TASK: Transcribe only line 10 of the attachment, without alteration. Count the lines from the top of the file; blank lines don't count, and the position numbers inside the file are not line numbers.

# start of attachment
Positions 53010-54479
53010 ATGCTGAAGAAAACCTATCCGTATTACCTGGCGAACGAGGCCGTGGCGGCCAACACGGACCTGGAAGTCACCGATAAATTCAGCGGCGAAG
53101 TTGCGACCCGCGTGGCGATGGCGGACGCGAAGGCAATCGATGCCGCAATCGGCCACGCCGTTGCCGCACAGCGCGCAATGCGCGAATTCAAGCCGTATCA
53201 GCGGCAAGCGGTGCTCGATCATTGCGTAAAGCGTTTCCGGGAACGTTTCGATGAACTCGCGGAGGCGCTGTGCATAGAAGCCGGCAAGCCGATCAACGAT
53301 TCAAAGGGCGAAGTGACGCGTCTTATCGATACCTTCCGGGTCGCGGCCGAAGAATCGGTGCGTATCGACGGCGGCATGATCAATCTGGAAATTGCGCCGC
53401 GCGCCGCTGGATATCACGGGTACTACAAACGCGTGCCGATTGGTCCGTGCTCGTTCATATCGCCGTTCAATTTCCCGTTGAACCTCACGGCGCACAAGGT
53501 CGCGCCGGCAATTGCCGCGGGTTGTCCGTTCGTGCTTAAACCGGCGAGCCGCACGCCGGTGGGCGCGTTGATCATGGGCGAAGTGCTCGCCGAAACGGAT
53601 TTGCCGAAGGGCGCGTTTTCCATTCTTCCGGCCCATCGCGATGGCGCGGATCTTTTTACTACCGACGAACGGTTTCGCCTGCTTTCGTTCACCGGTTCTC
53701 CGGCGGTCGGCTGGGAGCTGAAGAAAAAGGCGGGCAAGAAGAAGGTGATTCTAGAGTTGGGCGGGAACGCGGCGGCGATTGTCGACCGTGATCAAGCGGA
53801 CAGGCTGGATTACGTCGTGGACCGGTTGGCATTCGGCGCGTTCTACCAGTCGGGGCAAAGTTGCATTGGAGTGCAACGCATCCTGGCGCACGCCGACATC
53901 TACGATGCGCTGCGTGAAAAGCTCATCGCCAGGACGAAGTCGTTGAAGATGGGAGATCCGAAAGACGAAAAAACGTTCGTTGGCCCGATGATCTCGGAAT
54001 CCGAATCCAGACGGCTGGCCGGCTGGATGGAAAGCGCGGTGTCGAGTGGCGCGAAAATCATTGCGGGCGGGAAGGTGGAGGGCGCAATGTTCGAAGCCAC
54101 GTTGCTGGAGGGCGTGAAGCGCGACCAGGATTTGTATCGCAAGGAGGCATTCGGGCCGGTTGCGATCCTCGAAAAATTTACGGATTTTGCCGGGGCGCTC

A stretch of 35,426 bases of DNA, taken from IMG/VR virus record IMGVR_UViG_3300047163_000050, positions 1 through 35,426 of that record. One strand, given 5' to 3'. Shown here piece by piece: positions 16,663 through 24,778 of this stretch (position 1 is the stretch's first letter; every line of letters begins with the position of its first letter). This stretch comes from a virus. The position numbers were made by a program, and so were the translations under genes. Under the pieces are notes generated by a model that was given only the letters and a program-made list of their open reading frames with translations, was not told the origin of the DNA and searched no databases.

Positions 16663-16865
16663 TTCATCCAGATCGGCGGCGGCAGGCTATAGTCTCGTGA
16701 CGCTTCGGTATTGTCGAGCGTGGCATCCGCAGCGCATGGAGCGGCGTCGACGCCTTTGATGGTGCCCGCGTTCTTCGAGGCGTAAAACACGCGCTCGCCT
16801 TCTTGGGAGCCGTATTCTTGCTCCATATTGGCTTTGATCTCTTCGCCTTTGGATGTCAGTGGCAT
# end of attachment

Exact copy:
53801 CAGGCTGGATTACGTCGTGGACCGGTTGGCATTCGGCGCGTTCTACCAGTCGGGGCAAAGTTGCATTGGAGTGCAACGCATCCTGGCGCACGCCGACATC